“My focus since we started is just to take as much as possible off my dad’s plate so he can continue to focus on his art and his craft,” Stevie, Happy Life co-founder and Steve Thomson’s son, said.
“I definitely take a lot of things from my dad being really close to him my entire life, but we’re also very different in a lot of ways. I’m able to bring that entrepreneurial business perspective to things to continue to bring him new opportunities and elevate the brand.”
Stevie helped to bring his dad’s work to social media, with the Happy Life Wood accounts coming to fruition in 2020 during the middle of the COVID-19 pandemic, just months after Steve began woodworking as a hobby.
“Stevie had said to me at that time, ‘You got to continue down this road and do some other things,’” Steve added. “So my mind just kept going to, ‘What else can I do?’ I’m always one that likes to challenge myself. If I’m going to do it — I want it to be something that’s going to be worthwhile and have a wow factor. So I thought to try a portrait next. That was right around the time of Kobe’s passing, so I decided to do a portrait of Kobe. I was going to use this piece to develop my process and basically teach myself. It was a lot of trial and error, and it took me a long time.”
After six months of work, Steve finally revealed to Stevie what he had been secretly working on, and unveiled his handcrafted Kobe portrait.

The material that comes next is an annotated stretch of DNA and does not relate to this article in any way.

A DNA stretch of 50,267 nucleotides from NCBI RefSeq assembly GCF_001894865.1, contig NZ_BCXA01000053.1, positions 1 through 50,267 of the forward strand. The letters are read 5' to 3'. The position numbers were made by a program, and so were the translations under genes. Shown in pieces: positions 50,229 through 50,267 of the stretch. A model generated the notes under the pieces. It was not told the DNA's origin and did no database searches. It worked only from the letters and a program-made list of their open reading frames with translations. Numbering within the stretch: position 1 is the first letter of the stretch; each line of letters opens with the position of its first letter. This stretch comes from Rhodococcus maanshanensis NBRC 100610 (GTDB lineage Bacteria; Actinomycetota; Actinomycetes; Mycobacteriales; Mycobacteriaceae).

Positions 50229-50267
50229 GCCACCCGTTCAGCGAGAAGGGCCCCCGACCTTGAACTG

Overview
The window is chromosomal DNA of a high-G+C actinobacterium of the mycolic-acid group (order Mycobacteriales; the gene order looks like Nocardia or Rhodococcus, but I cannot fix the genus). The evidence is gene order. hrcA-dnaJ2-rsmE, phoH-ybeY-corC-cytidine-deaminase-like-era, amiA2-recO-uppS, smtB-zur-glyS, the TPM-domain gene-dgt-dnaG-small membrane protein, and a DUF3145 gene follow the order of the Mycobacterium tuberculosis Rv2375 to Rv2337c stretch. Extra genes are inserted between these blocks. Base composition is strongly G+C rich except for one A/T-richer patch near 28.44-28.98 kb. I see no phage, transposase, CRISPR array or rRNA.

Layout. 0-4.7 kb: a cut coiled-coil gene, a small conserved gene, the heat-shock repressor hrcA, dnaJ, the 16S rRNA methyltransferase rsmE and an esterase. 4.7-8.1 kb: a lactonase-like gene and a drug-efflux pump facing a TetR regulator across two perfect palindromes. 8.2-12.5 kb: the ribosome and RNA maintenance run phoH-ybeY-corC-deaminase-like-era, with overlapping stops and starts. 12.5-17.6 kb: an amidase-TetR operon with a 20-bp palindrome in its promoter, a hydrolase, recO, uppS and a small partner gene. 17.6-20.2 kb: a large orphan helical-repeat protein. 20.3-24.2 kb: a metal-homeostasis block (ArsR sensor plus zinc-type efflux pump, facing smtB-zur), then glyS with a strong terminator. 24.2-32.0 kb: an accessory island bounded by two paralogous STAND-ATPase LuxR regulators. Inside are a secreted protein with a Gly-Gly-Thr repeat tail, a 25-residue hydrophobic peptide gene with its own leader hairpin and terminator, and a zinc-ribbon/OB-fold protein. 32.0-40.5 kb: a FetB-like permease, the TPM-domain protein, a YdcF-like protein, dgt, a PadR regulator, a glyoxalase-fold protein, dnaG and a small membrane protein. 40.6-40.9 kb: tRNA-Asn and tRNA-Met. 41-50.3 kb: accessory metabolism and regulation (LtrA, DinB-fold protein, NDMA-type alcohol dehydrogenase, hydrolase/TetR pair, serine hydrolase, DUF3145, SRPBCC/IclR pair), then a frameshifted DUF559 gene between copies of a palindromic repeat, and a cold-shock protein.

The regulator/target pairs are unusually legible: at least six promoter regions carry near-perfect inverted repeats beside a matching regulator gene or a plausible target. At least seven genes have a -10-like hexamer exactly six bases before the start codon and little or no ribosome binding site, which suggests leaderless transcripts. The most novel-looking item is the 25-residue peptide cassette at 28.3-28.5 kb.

“I finished it and Stevie was just blown away. He was speechless,” Steve recalled. “I showed one of my buddies that I worked with and he was like, ‘Wow, that’s amazing,’ and then asked if he could post it on Instagram. I said sure, and then not too long after that, he texted me and goes, ‘You’re not going to believe this, but Pau Gasol shared the portrait on his Instagram.’”
At this time, Happy Life Wood only had a couple of hundred followers on Instagram, most of which were close family and friends of the Steve(s). This was the first time that Happy Life received substantial recognition and amassed a large number of followers.
“It was incredible,” Steve added. “Then another hour goes by and my friend tells me, ‘You’re not going to believe this, but Pau Gasol just DM’d me and wants to know how he can purchase the piece.’ Next thing I know, Stevie, my buddy, and I are on a Zoom call with Pau and his business manager, and we’re negotiating a price on the piece.”
From there, it wasn’t long until Steve’s art was all over social media. Instagram and TikTok have been pivotal in Happy Life’s success, with millions of viewers getting a glimpse of Steve’s wood shop through their phones.